Sirena’s formal Grand Dining Room transforms into the Jacques Bistro at lunch where traditional French fare includes snails in garlic butter, herb-crusted free-range chicken and tarte tatin. Should taste buds be craving something less buttery, more spicy, there is also Asian restaurant Red Ginger and, on this ship only, the new Tuscan Steak (inspired by the much-loved Toscana and Polo Grill restaurants on board sister vessels) where guests can tuck into Italian favourites such as hand-rolled potato gnocchi with langoustines; as well as lobster fra diavolo with chilli peppers and tomatoes.
To atone for the excesses of too many button-bursting meals, you can book in for a detoxifying ritual at the Canyon Ranch SpaClub. Evenings are spent at Martinis bar, an effortlessly welcoming spot with winged-back chairs and a grand piano which comes into its own at cocktail hour as ‘Sirena Blue’ cocktails (Absolut vodka, blue curagao, elderflower syrup, pineapple juice and lemon) are shaken to the swinging sounds of the Rat Pack. “That’s Amore’ might have been an Italian smash hit but I couldn’t have loved this taste of France more.
To a casual observer, there might seem something of a disconnect between the outward face of Spanish gastronomy – the futuristic revolution curated by El Bulli’s Ferran Adrià and his ardent, blue-sky disciples – and the largely unchanged way in which the ordinary Spaniard shops, cooks and eats. The countless dishes that can be traced back to the pastoral tradition of carrying bread, oil, vinegar and garlic as sustenance on the long days and weeks of driving sheep to pastures new; the citrus fruits, saffron, cumin and almonds that came with the Moorish invasion; and the fascination with the tomatoes, peppers, corn and potatoes that arrived from the New World in the 16th-century Columbian Exchange. These were the great seismic shifts in Spanish home-cooking, not the advent of foams, freeze-drying and cooking sous-vide.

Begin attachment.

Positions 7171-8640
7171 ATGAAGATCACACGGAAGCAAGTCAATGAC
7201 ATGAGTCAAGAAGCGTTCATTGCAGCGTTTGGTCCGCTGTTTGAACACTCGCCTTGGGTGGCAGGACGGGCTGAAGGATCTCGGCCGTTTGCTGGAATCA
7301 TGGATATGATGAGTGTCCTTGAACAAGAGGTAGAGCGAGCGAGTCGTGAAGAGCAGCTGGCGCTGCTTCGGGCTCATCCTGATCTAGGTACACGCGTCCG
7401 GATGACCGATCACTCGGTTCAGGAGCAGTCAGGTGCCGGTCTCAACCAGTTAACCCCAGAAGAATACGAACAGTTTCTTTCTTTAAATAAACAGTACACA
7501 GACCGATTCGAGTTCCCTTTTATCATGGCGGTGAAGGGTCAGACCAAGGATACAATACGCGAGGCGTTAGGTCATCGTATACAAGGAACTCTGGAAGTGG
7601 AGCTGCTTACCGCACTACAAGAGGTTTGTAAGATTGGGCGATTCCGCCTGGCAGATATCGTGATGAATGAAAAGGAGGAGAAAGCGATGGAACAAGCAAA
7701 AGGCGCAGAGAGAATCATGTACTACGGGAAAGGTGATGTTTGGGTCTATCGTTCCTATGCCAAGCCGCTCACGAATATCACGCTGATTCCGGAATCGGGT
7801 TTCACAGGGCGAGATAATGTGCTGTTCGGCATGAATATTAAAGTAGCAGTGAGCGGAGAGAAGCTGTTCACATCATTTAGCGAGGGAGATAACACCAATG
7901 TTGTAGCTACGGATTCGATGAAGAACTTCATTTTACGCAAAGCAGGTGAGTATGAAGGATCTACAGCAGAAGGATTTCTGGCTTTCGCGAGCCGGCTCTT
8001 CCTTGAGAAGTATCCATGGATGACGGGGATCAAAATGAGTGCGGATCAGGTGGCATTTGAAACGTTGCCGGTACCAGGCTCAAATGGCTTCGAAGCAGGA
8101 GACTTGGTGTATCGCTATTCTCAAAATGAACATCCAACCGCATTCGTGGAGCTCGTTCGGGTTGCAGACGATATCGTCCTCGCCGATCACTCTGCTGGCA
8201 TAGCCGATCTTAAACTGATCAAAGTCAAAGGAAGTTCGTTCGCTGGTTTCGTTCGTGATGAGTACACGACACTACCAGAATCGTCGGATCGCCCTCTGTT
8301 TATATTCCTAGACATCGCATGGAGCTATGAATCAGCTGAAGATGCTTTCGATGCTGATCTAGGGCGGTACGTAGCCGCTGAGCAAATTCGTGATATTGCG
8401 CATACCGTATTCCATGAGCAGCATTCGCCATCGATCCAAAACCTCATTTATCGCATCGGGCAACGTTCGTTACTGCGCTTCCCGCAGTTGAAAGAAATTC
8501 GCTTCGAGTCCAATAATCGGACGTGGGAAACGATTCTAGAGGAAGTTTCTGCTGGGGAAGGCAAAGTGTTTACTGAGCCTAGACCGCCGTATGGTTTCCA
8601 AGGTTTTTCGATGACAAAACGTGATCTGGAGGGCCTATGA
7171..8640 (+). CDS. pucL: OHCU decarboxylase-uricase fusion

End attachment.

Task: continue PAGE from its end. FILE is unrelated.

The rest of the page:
Change is afoot, yes, but only insofar as it builds on the love and respect for what has gone before. Phrases such as ‘slow food’ and ‘food miles’ are all but redundant here, where the ready meal is an unknown concept and produce is only available for as long as it is in season. Almost every town has its weekly market, where herbs are sold in bouquets, where rice and flour come in hessian sacks, where your cut of meat is sliced from the animal before your eyes, where potatoes are muddy and apples misshapen, where chickens have heads.
The rituals, too, continue to be sacred. Families come together on Sundays for animated afternoons centred around paella. An intrinsic part of any neighbourhood fiesta is the setting up of long trestle tables for communally cooked and eaten dinners that go on late into the night. The matanza, the annual slaughtering of pigs, followed by days of feasting, is still a reality in hundreds of Spanish villages and towns.
It is exactly these deeply entrenched traditions that provide the springboard for what is happening in restaurant kitchens around the country. Something I hear over and over is: ‘What we’re aiming to do is resurrect old recipes, but bring them into the present day.’ Some of the recipes here reflect that philosophy, in which the spirits of long-passed grandmothers (and it is always grandmothers) provide the guiding hand at the stove, and inform the fundamental combinations and techniques at the heart of every innovation. You’ll find dishes that have passed down through generations of a chef s family, but in his or her hands are given a twist. We’re not pretending these recipes are simple, but with a little dedication these are creations set to impress at a dinner party.